Dunchurch teenager who wanted to 'drive like he'd seen in the movies' led police on 50-mile chase

He led the police on a dangerous chase for 50 miles

Thursday, 8th October 2020, 6:31 pm

A young man who ‘wanted to drive like he’d seen in the movies’ led the police on a 50-mile high-speed chase during which he drove through a motorway works access lane at 80mph.

Despite the serious nature of the offence, Karl Stott (19) of Hall Close, Dunchurch, Rugby, escaped being jailed when he appeared at Warwick Crown Court after pleading guilty to dangerous driving.

Instead he was sentenced to 12 months in prison suspended for two years, banned from driving for three years, and ordered to do 100 hours of unpaid work and to take part in a rehabilitation activity.

Karl Stott.

Prosecutor Graeme Simpson said that at shortly after 3am on Sunday March 15, Stott was driving a VW Polo from a retail park in Rugby where he had visited McDonalds with his girlfriend and another young woman in the car.

As a result of information from a member of the public, officers in a marked car intercepted him on Technology Drive.

They activated their blue lights and siren to indicate to him to stop, and when he failed to comply other officers pulled in front of the Polo when Stott stopped at a junction.

But he performed a U-turn and sped away, going through a red light in Technology Drive at 70mph as the police set off in pursuit, and joined the M6 southbound towards the M1 at 80 mph.

As one of the pursuing police cars overtook him to find a safe location to deploy a stinger, Stott undertook other vehicles using the hard shoulder.

“He continued to weave in and out of other vehicles, undertaking and overtaking at speeds between 80 and 100 mph. By now there were several police vehicles involved in the pursuit.

“He entered a roadworks section of the motorway which was subject to a 60 mph limit and continued to drive at 80 to 90 mph.

“Unsuccessful attempts were made to box the defendant in before he entered a works access only lane in the roadworks. He drove at 80 mph in that lane for several minutes before rejoining the main carriageway.”

After undertaking several vehicles, Stott reached a section of the M1 in which two lanes were closed.

“He drove in the closed lanes before rejoining the open lanes at 80 mph despite a speed limit of 40 mph,” said Mr Simpson.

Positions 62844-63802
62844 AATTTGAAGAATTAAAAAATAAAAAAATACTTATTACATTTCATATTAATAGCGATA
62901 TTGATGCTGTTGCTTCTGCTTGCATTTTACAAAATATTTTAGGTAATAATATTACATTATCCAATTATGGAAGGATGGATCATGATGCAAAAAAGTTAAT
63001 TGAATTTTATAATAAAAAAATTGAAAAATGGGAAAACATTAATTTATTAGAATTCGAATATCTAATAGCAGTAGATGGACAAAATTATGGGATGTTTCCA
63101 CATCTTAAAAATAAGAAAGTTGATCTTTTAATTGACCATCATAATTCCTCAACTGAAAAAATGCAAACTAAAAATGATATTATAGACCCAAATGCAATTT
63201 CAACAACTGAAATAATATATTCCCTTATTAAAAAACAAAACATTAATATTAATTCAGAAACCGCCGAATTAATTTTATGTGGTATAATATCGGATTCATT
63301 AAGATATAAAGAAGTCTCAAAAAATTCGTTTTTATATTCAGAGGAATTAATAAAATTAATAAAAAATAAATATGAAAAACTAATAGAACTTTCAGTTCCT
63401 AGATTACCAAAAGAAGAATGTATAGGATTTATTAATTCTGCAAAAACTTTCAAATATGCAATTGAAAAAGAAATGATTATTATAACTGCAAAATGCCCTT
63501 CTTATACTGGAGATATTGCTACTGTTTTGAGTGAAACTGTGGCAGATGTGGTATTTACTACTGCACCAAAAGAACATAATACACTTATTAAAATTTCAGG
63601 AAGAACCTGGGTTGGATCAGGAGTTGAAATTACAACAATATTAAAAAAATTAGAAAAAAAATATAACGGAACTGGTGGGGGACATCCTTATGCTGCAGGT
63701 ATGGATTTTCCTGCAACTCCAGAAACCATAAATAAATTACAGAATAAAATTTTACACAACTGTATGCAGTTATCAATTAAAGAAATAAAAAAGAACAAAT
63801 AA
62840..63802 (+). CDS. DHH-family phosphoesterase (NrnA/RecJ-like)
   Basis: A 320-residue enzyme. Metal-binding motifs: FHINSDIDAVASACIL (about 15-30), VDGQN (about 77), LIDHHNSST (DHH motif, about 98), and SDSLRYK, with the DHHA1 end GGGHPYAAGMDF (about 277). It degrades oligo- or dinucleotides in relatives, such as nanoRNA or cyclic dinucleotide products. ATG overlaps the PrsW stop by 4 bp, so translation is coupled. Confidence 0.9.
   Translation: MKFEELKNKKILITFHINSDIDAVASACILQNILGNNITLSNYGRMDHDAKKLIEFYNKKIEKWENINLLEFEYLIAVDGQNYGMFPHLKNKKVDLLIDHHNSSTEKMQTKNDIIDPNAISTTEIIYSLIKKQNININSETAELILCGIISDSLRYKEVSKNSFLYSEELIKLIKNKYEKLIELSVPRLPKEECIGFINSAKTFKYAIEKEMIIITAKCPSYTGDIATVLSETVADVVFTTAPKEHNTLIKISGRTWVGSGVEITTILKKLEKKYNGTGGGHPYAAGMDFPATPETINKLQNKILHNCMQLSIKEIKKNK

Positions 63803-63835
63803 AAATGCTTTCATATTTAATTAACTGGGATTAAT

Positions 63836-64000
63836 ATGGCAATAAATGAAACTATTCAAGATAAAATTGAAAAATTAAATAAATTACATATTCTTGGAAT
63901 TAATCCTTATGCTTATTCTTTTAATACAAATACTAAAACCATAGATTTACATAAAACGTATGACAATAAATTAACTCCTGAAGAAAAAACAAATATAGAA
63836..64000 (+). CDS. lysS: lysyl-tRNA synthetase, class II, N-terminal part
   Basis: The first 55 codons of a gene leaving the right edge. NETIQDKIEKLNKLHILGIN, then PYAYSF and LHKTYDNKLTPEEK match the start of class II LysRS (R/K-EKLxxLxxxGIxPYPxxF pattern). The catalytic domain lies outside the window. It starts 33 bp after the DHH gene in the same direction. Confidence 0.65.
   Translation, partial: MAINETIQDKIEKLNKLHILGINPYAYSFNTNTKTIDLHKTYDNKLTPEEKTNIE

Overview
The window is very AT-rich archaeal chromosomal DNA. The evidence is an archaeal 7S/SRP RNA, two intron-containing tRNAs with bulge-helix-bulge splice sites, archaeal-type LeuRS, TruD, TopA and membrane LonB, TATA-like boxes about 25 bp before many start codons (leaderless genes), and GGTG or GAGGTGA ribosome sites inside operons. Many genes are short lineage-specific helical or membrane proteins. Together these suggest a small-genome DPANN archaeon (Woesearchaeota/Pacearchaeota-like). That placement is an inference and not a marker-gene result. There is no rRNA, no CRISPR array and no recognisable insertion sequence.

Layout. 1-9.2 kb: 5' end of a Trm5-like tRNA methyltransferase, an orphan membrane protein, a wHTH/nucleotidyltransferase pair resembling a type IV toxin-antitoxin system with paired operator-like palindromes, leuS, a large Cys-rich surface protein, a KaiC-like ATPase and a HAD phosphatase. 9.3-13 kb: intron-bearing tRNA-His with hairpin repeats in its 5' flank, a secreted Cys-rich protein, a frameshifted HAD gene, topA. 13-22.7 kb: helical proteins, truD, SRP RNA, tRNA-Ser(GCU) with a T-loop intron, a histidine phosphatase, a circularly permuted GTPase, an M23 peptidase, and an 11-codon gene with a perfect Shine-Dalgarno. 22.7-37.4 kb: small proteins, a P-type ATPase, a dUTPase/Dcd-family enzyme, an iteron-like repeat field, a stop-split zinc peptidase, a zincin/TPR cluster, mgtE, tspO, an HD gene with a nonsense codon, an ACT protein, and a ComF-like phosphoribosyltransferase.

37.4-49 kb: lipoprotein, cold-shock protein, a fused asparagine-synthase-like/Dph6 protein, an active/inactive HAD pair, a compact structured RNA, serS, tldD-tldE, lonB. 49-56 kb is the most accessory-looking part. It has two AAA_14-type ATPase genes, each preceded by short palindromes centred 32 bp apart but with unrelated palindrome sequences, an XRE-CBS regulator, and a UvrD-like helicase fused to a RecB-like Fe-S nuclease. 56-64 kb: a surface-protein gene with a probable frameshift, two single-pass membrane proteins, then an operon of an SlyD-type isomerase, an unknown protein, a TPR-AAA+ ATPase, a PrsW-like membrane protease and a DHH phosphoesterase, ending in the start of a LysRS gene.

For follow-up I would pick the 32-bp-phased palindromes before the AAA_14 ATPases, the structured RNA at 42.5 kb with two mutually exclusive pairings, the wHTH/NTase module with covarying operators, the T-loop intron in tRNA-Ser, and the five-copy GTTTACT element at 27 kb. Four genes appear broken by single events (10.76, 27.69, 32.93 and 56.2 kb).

Finally, as he approached junction 10 he pulled over.

Stott was arrested, and when he was interviewed he said he had not stopped for the police because he had been breathalysed many times and did not want to be again.

“He said he wanted to drive like he’d seen in movies,” said Mr Simpson, who added that Stott had no previous convictions or cautions.

Judge Anthony Potter heard mitigating circumstances regarding Stott's personal circumstances which led him to believe he had a lower level of culpability.

He also took into consideration Stott's good character with no previous convictions and that he was engaging with support and rehabilitation activities, while also working.

Sentencing Stott, Judge Potter told him: “About six weeks ago I sentencing someone who was a year older than you who had driven at a similar time of night in a similar area of the country with two passengers in her vehicle.

“She did not drive on a motorway, she did not approach the speeds you approached, but she managed to crash her car, and as a result of that one of the two people in her car did not get out alive.

“I can’t emphasise how lucky and how fortunate you are that you are not in that position, because your driving in March was quite appalling.

“I find it very difficult to understand how you didn’t crash your vehicle, and at the speeds you were doing, approaching 100 miles an hour, if there was a crash someone would have been seriously injured or killed.

“You were deliberately ignoring the speed limits and the road restrictions and ignoring the normal overtaking rules, and the police spent 50 miles trying to stop you.”